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Ukulele FAQs

Ukestuff FAQ

Frequently Asked Questions About the Ukulele

Here are some answers to basic questions with a lot of links (click them all!).

Is the Ukulele a “Real” Instrument?

This is a fair question, and if you are asking about it, it means that you have an open mind about the topic. The very quick answer is: “Yes.” But let’s go a little farther than that.

I grew up during the 1970s and 1980s, where the ukulele was either seen as a Hawaiian folk instrument (e.g. Don Ho) or a freakish toy (Tiny Tim). Ukulele wasn’t taught in schools, and the ukuleles that you saw (on the Mainland USA) were basically toys. While the ukulele was a popular folk instrument in the 1920s and 1950s, it was certainly out of favor until the mid 2000s. While the popularity of the ukulele was mixed in other countries (e.g. the impact of George Formby in England), popular American music (or at least the music recording industry) seems to set the tone for popular music around the globe, and ukulele wasn’t a part of popular music for quite some time. Ukulele found a place as a part of the educational system for many Canadian schools under the method of J. Chalmers Doane from the 1960s.

Meanwhile, people in Hawaii kept playing ukulele and including it in their music–some of it nationalistic in nature–and why shouldn’t it be?

In the mid-2000s, a few things happened that brought the ukulele back to the attention of pop culture. First, Jim Beloff started making resources for the ukulele and his sister and brother-in-law started their own ukulele company (The Magic Fluke Company). Second, Jake Shimabukuro, the ukulele virtuoso, posted a performance of “While My Guitar Gently Weeps” from Strawberry Fields in Central Park, New York (across the street where John Lennon was shot) on YouTube, and the video went viral. And then artists started using the ukulele sound in a lot of music, and it also started appearing in commercials as background music. Since that time, a number of ukulele pop-culture virtuosos have emerged (James Hill, Taimane, Aldrine Guerrero, Kalei Gamiao, Abe Lagrimas, Jr., Tobias Elof, and more).

While you may not play like Jake Shimabukuro…who has played since he was four years old…you will find that you can make music with the ukulele, either as an accompaniment instrument or as a solo instrument. So yes, it is a “real” instrument.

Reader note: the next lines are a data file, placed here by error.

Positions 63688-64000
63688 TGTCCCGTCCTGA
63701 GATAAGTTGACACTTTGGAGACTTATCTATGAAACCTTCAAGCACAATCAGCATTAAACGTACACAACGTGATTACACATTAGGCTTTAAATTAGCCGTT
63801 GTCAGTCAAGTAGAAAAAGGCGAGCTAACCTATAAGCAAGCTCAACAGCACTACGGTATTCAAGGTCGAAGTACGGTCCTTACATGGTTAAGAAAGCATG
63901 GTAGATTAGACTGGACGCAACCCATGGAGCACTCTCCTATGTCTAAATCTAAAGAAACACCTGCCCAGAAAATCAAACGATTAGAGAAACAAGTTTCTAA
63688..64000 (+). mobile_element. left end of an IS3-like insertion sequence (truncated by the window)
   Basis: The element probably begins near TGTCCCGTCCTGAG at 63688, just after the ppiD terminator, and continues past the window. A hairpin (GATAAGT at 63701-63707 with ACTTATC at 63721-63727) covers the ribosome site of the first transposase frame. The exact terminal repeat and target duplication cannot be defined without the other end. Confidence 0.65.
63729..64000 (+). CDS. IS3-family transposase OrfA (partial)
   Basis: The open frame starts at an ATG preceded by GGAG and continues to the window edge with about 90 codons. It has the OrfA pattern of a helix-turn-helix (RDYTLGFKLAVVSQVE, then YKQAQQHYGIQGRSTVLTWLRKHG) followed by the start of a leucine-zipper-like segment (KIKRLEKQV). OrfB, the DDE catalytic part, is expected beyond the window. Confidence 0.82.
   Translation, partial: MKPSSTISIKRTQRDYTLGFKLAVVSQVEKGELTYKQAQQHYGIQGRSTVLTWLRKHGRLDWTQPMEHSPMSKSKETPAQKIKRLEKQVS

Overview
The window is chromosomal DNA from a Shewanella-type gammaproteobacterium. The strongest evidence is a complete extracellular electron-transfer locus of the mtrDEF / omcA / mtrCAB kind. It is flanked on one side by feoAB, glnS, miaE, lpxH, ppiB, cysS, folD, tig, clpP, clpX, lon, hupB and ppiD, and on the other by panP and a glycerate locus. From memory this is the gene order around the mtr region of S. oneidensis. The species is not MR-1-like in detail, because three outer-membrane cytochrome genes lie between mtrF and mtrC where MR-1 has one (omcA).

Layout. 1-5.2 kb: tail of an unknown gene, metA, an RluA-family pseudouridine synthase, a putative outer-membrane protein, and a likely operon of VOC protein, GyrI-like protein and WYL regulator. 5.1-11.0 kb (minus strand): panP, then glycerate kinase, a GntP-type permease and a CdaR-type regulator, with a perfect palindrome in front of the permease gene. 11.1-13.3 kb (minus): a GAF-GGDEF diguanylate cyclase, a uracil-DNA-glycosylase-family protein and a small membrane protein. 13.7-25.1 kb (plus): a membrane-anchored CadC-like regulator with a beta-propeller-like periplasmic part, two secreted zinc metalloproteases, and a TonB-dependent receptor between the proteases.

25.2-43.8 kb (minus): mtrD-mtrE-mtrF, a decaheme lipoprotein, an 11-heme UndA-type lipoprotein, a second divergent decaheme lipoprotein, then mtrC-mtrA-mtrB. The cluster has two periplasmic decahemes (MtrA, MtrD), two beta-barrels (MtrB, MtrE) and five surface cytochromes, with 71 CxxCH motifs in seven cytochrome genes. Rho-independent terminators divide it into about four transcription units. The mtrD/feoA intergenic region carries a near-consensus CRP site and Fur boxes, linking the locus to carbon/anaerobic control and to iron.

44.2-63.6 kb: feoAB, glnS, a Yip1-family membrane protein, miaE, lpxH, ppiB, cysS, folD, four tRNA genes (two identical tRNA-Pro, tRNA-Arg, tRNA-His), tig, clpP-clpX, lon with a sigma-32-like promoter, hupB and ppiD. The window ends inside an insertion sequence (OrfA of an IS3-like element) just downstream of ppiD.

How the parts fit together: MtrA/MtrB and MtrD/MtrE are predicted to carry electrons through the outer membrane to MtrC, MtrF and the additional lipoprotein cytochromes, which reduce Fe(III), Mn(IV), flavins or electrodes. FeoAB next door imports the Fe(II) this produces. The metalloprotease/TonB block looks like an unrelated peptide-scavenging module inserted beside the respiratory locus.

Why is the ukulele so popular as a musical instrument?

  • Inexpensive: While I wouldn’t suggest the purchase of a $20 ukulele, there are many ukulele kits that I could recommend with confidence in the $50 range. There is no other multi-purpose instrument that you can get into for so little money.
  • Not intimidating: The ukulele is small and has four strings. We have four fingers. How hard can it be? In reality–it can be VERY hard, but you can start playing simple chords in five minutes.
  • Play the songs you know: Nearly all the songs you sing can be accompanied by a ukulele.
  • Take it with you: The ukulele can travel anywhere and not be a burden. Try taking your piano with you. Or your full size guitar for that matter.
  • Ease of care: While you do have to take care of a ukulele, many models are made of laminate wood or plastic and require little to no maintenance. That said, it doesn’t hurt to learn how to take better care of an instrument.
  • Tons of resources: While individual lessons can help, you really can learn to play the ukulele through the many resources–free and paid–that exist.
  • Social: The ukulele results in getting to know other ukulele players, often singing and playing with those other players in social groups.
  • A culture of happiness: Ukulele culture tends to be a very low-key, happy group of people that are graceful to each other (most of the time).
  • Fun: It is great fun to be able to play your own music and share it with others!

Why does the ukulele fit in music education?

Most of these are mentioned above…but here is the list…

  • The ukulele is relatively inexpensive. Schools can afford a complete set for much less than the price of some single instruments (e.g. tuba, bassoon)
  • The ukulele is popular. You can’t turn on the radio without hearing a ukulele sometime within the hour (unless you are listening to the classical, hard rock, or oldies station).
  • The ukulele isn’t easy, but it is less complicated than guitar. The ukulele, regardless of scale size, has four strings (instead of six) and is significantly smaller.
  • Success is immediate. A number of basic chords can be learned quickly if a student applies themselves
  • There are thousands of free resources. The ukulele is a rare instrument that can be learned through YouTube.
  • There are many paid resources. Music publishers, as a business, will follow the money. Your local music store will have ukuleles on display as well as ukulele music.
  • The ukulele can be used to meet all state and national standards.